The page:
If you think you have a legal claim against someone, it can often be settled without going to court or even without filing legal documents. Try writing a letter or talking to the other person about the problem. Or a lawyer or mediator might be able to help you work things out. Lawsuits can be expensive, stressful and time consuming so it’s worth exploring all your options for resolving your disagreement without going to court.
If you do decide to sue someone or if someone is suing you (remember you must have a litigation guardian), it’s useful to understand the terms that are used. These terms include:
- Claimant or petitioner: the person who starts the process, or makes the claim.
- Defendant or respondent: the person on the other side; the person being sued.
- Pleadings: the formal written claims and defences used to start and defend a lawsuit.
- Serving documents: means getting the paperwork to another person, according to the law.
- Style of cause: shows who is suing and who is being sued. For example, Smith v. Jones.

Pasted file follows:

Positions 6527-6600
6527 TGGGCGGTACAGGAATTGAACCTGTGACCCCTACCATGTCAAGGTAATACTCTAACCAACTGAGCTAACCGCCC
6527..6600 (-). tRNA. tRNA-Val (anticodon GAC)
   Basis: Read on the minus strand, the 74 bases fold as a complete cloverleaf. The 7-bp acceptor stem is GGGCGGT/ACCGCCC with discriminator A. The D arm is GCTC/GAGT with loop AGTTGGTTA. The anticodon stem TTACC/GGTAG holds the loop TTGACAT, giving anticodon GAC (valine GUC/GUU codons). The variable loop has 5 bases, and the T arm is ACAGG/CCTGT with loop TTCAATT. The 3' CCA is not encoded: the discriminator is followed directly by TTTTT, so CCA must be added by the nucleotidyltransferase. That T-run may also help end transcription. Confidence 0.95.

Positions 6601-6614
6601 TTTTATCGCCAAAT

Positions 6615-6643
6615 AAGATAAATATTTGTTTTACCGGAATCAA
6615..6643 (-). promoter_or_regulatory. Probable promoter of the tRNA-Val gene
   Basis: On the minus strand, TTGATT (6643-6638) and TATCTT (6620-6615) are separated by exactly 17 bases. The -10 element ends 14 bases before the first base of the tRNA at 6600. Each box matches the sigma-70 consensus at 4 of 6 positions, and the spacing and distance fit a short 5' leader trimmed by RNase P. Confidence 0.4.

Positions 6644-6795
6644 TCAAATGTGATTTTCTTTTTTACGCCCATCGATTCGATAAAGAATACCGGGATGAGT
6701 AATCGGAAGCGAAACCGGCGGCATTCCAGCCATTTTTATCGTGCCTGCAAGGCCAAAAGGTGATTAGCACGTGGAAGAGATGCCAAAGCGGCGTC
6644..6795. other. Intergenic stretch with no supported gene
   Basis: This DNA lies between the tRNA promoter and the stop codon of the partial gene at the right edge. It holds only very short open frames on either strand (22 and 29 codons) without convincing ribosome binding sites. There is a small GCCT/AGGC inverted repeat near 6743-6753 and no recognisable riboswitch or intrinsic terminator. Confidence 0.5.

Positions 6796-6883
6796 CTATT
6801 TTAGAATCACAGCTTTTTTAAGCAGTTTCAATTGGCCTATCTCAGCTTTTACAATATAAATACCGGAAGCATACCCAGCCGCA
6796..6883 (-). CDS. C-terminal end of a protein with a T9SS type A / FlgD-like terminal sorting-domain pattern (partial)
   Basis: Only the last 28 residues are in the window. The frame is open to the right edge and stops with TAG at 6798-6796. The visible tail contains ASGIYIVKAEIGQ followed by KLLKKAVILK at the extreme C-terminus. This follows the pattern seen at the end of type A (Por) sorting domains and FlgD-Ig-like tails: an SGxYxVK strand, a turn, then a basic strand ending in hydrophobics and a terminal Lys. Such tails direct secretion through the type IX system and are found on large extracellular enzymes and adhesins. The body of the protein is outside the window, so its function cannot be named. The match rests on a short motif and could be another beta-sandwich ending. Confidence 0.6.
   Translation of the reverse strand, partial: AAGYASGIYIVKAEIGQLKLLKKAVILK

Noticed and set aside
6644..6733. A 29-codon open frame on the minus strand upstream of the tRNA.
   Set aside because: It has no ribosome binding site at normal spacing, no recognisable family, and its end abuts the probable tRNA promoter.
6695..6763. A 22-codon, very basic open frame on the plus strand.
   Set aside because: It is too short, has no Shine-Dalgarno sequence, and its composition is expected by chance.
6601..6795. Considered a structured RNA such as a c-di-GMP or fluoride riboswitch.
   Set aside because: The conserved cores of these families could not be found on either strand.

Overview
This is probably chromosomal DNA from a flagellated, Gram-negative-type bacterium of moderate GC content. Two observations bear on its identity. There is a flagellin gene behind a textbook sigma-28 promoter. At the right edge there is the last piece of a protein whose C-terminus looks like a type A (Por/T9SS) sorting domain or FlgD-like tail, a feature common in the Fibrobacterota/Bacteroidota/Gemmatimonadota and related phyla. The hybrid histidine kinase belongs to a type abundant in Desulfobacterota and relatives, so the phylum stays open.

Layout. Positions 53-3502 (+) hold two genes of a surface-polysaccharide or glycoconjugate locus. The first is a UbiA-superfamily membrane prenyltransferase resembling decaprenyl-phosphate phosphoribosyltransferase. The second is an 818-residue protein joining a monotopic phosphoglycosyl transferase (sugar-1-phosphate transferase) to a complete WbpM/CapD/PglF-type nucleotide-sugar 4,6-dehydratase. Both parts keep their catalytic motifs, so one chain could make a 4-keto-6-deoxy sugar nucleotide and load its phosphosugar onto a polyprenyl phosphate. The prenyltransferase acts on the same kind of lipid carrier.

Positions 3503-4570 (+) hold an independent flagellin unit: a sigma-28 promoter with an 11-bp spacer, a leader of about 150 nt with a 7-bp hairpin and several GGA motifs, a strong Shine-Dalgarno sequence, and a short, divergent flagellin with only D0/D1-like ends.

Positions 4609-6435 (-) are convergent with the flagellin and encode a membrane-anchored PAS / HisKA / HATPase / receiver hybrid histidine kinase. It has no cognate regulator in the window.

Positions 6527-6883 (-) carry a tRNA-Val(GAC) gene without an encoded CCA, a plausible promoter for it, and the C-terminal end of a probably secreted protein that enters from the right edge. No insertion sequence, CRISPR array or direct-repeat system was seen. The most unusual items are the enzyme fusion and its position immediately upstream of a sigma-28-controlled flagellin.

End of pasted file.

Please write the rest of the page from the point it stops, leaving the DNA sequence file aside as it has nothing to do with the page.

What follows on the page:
- Damages: includes money for financial loss, property loss, emotional or physical injuries, loss or earnings, or costs of care.
A case gets started when one side files and serves a court document called a Notice of Claim (or sometimes a Petition). The Notice of Claim says what the person’s legal claims are and what they want the court to order.
Then the other side can file their own documents (called a Reply or Response) presenting their position.
The first step in a lawsuit involves knowing which court will hear the case. CourtsofBC.ca provides information and videos that describe the three levels of court in BC.
Small Claims Court
Small Claims Court is the place people go if their case involves amounts between $5,001 and $35,000. You can have a lawyer in Small Claims Court, but most of the time, people represent themselves. You have to have a litigation guardian if you are under 19 and, if your cases involves personal injury, you have to have a lawyer.
Small Claims Court is a division of British Columbia’s Provincial Court. It generally costs less and takes less time than going to Supreme Court. A judge alone hears cases in Small Claims Court. Learn more about making a civil claim on SmallClaimsBC.ca. This website has several how-to videos, it describes the steps you have to follow and it lists the court forms to fill out. The Law Centre website at the University of Victoria contains a series of factsheets about Small Claims Court.
The Supreme Court of BC is the place where larger claims are heard, for lawsuits over $35,000. In this court, a judge or a jury would hear the case. But usually it’s a judge alone. Learn more about civil matters in the Supreme Court at SupremeCourtBC.ca.